December 15, 2018
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Wednesday, Nov. 28, 2018: CMP transmission project, Poliquin’s recount, more to income than wages

Poliquin’s recount

Rep. Bruce Poliquin is entitled to a recount in the 2nd Congressional District election, so here goes. It was Lyndon Johnson who said politics is knowing how to count.

This is a test by fire for ranked-choice voting that has certainly highlighted imaginative misunderstandings. Inattention? Ignorance? Or, as per the Poliquin camp, intentional misrepresentation?

In recent memory, Maine seems to have steered clear of GOP dirty tricks that suppress the vote elsewhere. Leave it to Poliquin to soil where he lives.

As for Poliquin’s court case, our voting is in the hands of Federalist Society acolytes up and down the line. States’ constitutional rights? Bush v. Gore anyone? I wouldn’t want to bet on the current Supreme Court. Are all those who held their noses and voted for Donald Trump to pack the courts expecting a payback win no matter the numbers or the law? That would stink.

It is easy to imagine the pressure Trump-nominated, GOP-fast-tracked and newly seated federal Judge Lance Walker is under to deliver the seat. It is good that Walker has some record of independent action. And he has shown some wit here, so far. One can hope.

Annlinn Kruger

Bar Harbor

More to income than wages

The Nov. 16 BDN report on the increase in personal income does not distinguish between sources of income. According to data from the Maine Regional Economic Analysis Project, 58.75 percent of personal income in Hancock County in 2017 was from earned income (such as salaries), compared with 70.23 percent in 1969. The remaining income was from transfer payments (such as Social Security) and interest, dividends and rent. This change is due at least in part to relatively wealthy retirees moving to the area. While overall income has increased, this does not necessarily mean that those in the local labor force are sharing in this prosperity.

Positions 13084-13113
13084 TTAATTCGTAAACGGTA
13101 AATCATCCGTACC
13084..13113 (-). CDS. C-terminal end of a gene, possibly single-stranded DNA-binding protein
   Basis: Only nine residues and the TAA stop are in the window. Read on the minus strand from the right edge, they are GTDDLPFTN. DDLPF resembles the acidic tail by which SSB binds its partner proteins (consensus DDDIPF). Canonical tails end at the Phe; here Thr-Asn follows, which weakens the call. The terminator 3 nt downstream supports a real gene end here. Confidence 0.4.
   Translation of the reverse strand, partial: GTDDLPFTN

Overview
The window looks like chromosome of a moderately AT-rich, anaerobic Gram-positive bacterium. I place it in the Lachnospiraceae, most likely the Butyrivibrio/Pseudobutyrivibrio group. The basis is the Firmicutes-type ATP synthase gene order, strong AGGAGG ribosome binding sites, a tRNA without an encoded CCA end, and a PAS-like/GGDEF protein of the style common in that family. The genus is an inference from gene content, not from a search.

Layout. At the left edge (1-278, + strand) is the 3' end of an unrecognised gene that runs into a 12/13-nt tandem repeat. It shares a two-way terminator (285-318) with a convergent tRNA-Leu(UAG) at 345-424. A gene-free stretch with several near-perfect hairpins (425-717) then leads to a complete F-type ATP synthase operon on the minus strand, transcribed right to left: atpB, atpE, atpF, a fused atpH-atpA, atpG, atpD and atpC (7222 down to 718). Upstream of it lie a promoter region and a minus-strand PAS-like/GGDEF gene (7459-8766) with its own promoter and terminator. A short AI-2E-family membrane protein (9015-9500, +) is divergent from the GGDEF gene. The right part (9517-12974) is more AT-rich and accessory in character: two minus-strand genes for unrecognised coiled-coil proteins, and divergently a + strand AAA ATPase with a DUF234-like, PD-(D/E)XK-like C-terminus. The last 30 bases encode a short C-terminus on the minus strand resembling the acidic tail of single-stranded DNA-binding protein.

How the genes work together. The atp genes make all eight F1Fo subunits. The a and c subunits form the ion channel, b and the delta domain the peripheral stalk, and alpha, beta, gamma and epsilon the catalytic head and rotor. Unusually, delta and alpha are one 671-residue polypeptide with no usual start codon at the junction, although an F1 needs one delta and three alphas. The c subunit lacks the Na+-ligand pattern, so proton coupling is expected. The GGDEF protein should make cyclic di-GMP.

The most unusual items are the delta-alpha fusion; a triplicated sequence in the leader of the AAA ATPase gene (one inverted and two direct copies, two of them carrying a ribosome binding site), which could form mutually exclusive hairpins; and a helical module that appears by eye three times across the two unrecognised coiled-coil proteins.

Thomas Martin

Ellsworth

‘Seaman’s manslaughter’

I was shocked to read in the Nov. 21 BDN that Richard Smith, a windjammer captain, was charged with “seaman’s manslaughter” in the Virgin Islands because a confused and combative crew member jumped overboard in the middle of the night and the captain did not go back and look for him. The dead man allegedly hit his head on the railing as he leaped and showed no evidence of trying to swim in the brief interval during which he could still be seen.

When my kids were young, we frequently practiced “man overboard” drills and considerable skill is required to come about and sail back to a victim in daylight, clearly seen. At night, if attempting to find a man who quite possibly is no longer on the surface, the challenge becomes impossible.

I have sailed offshore many dark nights, and even with a full moon a swimmer would be hard to see and quickly lost.

This case is not manslaughter. The captain did the right thing.

Gerald A. Metz

Addison

No to CMP power project

Central Maine Power Co. wants to clear thousands of acres of north Maine woods for a power line from Quebec to Massachusetts. I pity the people who live in cities. They are so far away from everything, like Maine’s woods and waters, but I don’t pity them enough to relinquish part of Maine’s wilderness so that they can power their many electrical conveniences. If Massachusetts residents need more power, let them install solar panels and wind turbines in their own backyards and coastal waters.

Nearly 70 years ago, CMP built a dam on Maine’s Dead River, which created Flagstaff Lake and flooded three communities. Years later, some former residents of those communities published memories of their pre-flood years in a book, “There Was a Land.” If developers such as CMP are allowed to continue chipping away at our North Maine Woods, people currently living in, earning a living in and/or recreating in those woods may one day collect their memories in a book titled, “There Was Land, Volume II: The North Maine Woods.”

Fern Stearns

Hallowell

 


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